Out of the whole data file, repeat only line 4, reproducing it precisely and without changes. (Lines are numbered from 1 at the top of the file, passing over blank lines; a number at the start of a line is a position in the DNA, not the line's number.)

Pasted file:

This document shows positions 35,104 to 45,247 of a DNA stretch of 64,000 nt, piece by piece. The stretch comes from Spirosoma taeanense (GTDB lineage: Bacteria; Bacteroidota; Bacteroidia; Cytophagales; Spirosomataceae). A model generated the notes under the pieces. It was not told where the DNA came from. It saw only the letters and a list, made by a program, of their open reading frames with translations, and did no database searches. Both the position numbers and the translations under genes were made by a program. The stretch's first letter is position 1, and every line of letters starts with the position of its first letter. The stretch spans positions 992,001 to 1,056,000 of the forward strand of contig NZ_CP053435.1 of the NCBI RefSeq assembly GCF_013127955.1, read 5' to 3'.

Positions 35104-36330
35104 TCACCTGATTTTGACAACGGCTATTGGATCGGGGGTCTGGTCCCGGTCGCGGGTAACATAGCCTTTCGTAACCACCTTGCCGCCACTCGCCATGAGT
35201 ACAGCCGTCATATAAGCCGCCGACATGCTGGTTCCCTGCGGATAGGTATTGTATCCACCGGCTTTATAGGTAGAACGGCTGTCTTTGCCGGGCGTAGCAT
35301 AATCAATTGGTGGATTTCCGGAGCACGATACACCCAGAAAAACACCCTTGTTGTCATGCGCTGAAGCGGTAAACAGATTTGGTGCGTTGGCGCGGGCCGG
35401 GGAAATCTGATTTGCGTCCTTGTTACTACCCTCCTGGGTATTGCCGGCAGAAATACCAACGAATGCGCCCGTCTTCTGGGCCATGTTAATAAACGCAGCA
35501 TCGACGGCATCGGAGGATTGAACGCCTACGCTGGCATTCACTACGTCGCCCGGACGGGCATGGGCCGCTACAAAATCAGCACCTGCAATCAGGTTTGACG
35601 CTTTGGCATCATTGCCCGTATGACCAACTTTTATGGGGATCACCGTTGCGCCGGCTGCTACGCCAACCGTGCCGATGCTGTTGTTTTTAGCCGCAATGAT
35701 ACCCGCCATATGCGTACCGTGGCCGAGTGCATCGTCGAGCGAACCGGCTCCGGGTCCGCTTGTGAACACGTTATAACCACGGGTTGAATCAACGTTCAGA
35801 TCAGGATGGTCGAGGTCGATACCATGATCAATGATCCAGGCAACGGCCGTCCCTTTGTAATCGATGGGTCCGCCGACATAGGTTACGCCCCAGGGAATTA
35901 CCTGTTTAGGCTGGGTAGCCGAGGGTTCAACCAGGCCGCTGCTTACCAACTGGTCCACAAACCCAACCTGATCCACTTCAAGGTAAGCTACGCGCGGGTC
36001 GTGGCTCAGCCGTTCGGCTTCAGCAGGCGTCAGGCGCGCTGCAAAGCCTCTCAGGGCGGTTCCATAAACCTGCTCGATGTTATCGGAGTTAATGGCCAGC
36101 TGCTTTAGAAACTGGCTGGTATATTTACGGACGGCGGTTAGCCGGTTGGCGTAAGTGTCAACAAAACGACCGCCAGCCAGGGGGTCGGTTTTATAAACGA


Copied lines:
35201 ACAGCCGTCATATAAGCCGCCGACATGCTGGTTCCCTGCGGATAGGTATTGTATCCACCGGCTTTATAGGTAGAACGGCTGTCTTTGCCGGGCGTAGCAT